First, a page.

Writing a musical can take years. But once Northwestern’s American Music Theatre Project team chooses a show for a full production, the process speeds up, with only a few months between the first auditions and opening night. Here’s a glimpse behind the scenes of The Verona Project:
Theater professor Amanda Dehnert and AMTP producing director Heather Schmucker are putting together the cast for Dehnert’s musical The Verona Project, a reimagining of Shakespeare’s Two Gentlemen of Verona, where actors double as members of a rock band, shifting from guitar licks and drum beats to monologues and snappy comedic repartee. Performers must not only be able to sing and act and play at least one instrument, they also need to have the right chemistry with the rest of the group.
“Have fun with it,” Dehnert urges one actor. “If it’s really bad acting, I’ll tell you and make you do it again.” She has a deep, rich laugh that dissipates the nervous energy simmering in the room. But casting a play is a puzzle, and the pieces aren’t lining up. After one couple has been dismissed, Dehnert and Schmucker shake their heads at each other, faces glum.
And then it clicks: a dialogue suddenly becomes more than just words on a page but a conversation between two real people. Dehnert and Schmucker are transported into the world of the play. When the actors finish reading, the two women sit in silence, basking in the potential of what is to come.
The cast of The Verona Project trickles into the Josephine Louis Theatre clutching coffee cups and cellphones, trading summer vacation stories. They take their places beside the instruments arranged across one side of the stage: guitars, a drum kit, a saxophone, a ukulele, an accordion. Some pick up their instruments with the ease that comes from years of lessons; others are more tentative.
“The basic idea of this play is that it starts with a band,” Dehnert announces. “The best way for us to rehearse is to be that band. In the beginning, it’s just going to be a whole lot of noise. But that’s OK.”
They start with a song called “Everything Is Perfect,” focusing first on the basic melody and then adding layers of music and voices. The beat is erratic, and the sounds disjointed. But the tune eventually emerges from the din, waiting to be polished and perfected. “Yea!” Dehnert enthuses. “You made noise! Awesome!”
Sixteen people have gathered around a table on the second floor of the Theatre and Interpretation Center, most of them full-time staff members who handle the behind-the-scenes heavy lifting that goes into producing a show. One by one, they present their to-do lists: Can the actress who plays the drum wear heels and still control the foot pedal? How will a tree move across the stage? Is it possible to illuminate a jar of preserved fruit from within? Through it all, stage manager Rachel Stubblefield-Tave, a senior theater major from Newton, Mass., types on her laptop with a reassuring efficiency. Any problems that arise, it seems, will be solved with a minimum of fuss, leaving the drama for the stage.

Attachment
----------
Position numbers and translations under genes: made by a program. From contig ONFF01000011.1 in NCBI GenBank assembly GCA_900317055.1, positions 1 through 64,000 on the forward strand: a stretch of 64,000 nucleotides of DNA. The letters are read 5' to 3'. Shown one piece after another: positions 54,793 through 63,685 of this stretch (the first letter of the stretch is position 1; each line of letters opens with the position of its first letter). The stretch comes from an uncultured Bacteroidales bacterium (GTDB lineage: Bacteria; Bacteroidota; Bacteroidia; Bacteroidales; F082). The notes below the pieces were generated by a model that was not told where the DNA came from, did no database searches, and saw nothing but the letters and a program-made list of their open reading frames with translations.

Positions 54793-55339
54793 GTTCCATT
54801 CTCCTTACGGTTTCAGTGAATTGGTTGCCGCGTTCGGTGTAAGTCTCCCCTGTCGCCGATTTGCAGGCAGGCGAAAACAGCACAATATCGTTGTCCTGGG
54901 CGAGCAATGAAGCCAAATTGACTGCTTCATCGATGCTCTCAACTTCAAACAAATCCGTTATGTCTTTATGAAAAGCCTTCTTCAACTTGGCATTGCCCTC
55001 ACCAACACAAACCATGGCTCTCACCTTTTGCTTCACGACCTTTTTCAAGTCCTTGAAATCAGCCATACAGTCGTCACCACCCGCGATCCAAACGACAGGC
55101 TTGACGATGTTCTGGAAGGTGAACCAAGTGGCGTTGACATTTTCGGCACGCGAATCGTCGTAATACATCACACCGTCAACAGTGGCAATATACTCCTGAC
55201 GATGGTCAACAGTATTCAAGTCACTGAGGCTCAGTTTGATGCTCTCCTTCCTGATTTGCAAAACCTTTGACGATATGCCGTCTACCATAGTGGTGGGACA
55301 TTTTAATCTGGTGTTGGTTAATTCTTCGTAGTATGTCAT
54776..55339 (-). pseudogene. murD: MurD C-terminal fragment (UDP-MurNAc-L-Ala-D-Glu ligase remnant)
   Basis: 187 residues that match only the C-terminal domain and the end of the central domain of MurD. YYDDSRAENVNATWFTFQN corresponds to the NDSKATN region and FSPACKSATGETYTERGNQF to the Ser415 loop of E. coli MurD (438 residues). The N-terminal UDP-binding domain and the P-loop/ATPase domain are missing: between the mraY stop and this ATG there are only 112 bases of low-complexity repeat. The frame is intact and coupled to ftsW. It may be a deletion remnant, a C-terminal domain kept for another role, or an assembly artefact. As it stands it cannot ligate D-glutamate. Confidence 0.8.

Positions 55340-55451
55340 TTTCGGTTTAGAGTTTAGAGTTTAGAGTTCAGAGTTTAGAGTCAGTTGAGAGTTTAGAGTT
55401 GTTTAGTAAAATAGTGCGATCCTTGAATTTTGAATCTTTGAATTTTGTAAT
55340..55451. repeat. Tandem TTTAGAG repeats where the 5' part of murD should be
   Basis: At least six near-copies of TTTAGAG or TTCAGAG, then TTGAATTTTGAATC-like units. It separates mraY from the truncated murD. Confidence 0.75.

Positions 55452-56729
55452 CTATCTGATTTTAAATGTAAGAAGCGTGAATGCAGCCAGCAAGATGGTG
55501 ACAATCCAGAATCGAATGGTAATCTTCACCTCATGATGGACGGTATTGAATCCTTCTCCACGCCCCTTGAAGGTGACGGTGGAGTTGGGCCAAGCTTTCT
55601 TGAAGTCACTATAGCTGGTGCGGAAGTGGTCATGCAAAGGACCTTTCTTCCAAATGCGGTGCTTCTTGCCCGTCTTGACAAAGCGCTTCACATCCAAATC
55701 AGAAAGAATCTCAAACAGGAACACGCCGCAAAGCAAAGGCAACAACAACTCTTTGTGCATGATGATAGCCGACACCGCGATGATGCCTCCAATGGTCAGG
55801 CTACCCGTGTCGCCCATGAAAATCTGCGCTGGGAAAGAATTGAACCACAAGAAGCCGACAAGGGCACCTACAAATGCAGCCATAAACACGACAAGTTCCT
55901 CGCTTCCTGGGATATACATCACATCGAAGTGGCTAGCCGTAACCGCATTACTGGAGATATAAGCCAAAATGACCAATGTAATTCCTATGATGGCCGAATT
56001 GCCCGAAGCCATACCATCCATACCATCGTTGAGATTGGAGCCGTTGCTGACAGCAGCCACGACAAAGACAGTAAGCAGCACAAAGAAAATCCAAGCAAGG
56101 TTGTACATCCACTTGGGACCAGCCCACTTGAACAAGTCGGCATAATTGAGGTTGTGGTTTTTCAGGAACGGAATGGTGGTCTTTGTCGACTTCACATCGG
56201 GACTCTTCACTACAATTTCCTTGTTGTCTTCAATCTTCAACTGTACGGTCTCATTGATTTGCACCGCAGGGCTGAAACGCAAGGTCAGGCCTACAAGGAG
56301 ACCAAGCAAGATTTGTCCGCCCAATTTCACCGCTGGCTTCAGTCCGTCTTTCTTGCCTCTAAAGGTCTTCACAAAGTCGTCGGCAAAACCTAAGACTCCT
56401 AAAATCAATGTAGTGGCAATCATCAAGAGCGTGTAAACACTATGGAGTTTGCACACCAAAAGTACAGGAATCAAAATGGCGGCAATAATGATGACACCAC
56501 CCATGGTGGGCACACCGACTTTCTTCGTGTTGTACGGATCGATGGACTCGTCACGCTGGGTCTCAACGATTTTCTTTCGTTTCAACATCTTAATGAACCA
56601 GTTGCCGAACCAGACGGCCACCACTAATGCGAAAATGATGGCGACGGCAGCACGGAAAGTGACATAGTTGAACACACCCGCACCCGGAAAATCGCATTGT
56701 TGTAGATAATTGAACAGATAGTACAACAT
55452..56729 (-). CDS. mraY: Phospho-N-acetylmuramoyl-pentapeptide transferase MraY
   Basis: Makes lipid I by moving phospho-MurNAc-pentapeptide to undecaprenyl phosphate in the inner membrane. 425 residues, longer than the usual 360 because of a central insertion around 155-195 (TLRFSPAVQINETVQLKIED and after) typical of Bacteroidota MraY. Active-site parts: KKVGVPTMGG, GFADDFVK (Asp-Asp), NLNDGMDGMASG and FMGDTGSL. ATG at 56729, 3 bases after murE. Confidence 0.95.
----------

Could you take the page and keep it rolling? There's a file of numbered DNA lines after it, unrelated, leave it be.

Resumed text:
The mood in the theater tonight is relaxed; actors moan in exaggerated frustration when they forget lines, and the staging for the final scene has yet to be finalized. Afterward, Dehnert gathers her cast for a review — and a wake-up call. Despite the months of practice, she tells them, they still don’t sound like a cohesive band: “There are moments where everyone is playing together, but it’s about 10 percent of the time. It still can take such a leap forward.” The first preview performance is one week away. Can they pull it off?
The cast members stride out, and they are no longer Lillie and David and Patrick and Madeline — they are musicians who thrive on being center stage. They launch into their first song; the rhythm is steady, and the tune clear, and there is an appealing casualness among the actors, as if they are simply jamming while the audience listens in. Only someone who has watched every step along the way would know how much trial and error went into creating each lighthearted moment or multilayered harmony. At the end of the show, the audience rises for a standing ovation, and the cast joins hands, beaming. — E.C.B.
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